Great job Okaloosa County Commission for their foresight in bringing more excitement and things to do in the Fort Walton Beach area.
Okaloosa to mark newest park on island
By ANGEL McCURDY
315-4432 | @AngelMnwfdn firstname.lastname@example.org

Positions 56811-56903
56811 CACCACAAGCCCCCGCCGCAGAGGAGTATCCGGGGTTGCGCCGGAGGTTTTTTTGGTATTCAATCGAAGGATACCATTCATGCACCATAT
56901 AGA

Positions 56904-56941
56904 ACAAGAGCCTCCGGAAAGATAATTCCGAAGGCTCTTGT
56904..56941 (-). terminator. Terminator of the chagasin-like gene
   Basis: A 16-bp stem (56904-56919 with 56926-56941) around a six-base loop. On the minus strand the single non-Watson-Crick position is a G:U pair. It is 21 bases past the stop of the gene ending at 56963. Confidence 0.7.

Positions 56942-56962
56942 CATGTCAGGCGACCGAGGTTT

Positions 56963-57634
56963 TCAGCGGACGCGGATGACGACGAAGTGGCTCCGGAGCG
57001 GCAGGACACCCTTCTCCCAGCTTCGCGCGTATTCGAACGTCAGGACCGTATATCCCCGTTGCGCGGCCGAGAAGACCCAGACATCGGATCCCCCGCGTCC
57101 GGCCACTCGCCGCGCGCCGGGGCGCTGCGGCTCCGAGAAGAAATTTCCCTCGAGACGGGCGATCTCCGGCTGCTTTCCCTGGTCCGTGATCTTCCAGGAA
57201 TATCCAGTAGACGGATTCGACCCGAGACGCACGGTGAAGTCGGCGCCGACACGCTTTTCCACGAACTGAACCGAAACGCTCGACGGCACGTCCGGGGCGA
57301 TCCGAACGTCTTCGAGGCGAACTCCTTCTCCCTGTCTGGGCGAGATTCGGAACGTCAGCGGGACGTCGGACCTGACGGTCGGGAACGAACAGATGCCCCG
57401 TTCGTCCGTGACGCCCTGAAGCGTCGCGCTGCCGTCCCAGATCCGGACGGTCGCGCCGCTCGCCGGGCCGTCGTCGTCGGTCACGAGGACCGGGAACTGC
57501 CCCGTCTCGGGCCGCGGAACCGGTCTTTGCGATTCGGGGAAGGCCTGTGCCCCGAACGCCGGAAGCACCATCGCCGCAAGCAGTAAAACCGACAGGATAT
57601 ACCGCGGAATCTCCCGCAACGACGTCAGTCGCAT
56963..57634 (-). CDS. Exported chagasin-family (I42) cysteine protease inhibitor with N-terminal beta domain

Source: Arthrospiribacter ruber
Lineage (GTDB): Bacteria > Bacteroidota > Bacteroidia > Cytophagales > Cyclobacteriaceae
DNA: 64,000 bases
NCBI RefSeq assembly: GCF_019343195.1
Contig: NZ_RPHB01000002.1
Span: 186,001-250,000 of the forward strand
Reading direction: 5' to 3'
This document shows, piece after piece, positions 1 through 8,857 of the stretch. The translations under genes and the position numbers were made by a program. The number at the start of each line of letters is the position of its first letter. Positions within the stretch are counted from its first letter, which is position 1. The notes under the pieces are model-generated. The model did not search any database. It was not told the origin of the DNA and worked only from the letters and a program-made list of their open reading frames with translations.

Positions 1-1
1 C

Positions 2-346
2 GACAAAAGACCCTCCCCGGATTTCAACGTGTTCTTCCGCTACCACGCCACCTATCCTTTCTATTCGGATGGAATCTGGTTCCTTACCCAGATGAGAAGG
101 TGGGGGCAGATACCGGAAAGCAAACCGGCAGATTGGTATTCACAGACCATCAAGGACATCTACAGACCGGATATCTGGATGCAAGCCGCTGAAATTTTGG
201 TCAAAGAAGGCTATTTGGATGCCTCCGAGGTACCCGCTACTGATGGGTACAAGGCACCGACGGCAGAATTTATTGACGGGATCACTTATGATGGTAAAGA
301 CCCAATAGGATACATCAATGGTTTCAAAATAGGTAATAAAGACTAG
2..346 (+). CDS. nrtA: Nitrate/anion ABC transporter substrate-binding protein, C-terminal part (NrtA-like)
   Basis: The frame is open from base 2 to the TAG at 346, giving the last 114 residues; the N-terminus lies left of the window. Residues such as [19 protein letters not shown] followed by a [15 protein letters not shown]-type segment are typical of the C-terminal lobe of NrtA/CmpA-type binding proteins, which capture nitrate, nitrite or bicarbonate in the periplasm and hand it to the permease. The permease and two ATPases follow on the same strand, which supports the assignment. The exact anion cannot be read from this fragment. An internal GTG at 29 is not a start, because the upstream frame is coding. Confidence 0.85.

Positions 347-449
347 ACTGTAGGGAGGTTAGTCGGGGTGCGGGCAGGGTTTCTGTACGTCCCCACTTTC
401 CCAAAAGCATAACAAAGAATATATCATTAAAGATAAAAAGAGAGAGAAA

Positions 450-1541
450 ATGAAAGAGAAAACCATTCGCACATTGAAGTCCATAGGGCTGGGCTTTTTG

OKALOOSA ISLAND — A groundbreaking has been set for the newest park on Okaloosa Island that will house 14 acres of wildlife habitat as well as a new adventure land, fish hatchery and home for the Emerald Coast Wildlife Refuge. What to do with the old Island Golf Center property had been debated for years. The topic was discussed by several Okaloosa County Commissions, and everything from an amphitheater to a dog park was considered. Now, the talk is over and the planning has begun. “We’ve talked about what to do with the property since (Hurricane) Ivan,” said Kathy Newby, the county’s public information officer. “We floundered for a long time. Now, something was finally decided at a workshop last year.” A groundbreaking is set for 10 a.m. Nov. 9 to celebrate Veterans Park, which was named last month. The 35 acres will house Wild Willy’s Adventure Island, the wildlife refuge’s veterinary clinic and zoological school, and the Gulf Coast Marine Science Center’s fish hatchery. “Pretty much, we’re in the infant stage of what we’re going to do,” said James Puckett, operations manager for the county‘s parks and recreation department. “Some of the ideas we’ve discussed were walking trails, a natural area, maybe some picnic tables. We’re trying not to impact vegetation.”Puckett said 14 of the 35 acres will be kept natural, but will have walking trails. The other 17 acres will be for Wild Willy’s, which will include a 3,000-square-foot restaurant, yogurt shop and zip line. The Emerald Coast Wildlife Refuge has plans to expand. It hopes to have a veterinary clinic with viewing area, marine mammal stranding center and its zoological school within the next two years. “We’re working on our development order and finalizing architectural plans now, but we should get under way soon,” said Amanda Wilkerson, director of the refuge. County Commissioner Don Amunds has been a big supporter of keeping the park natural and getting the right people involved with the developed part. “I think the public will really enjoy it,” Amunds said. “We listened to the public and they were consistent with what they wanted — green space not structures — and that’s what we’re giving them.”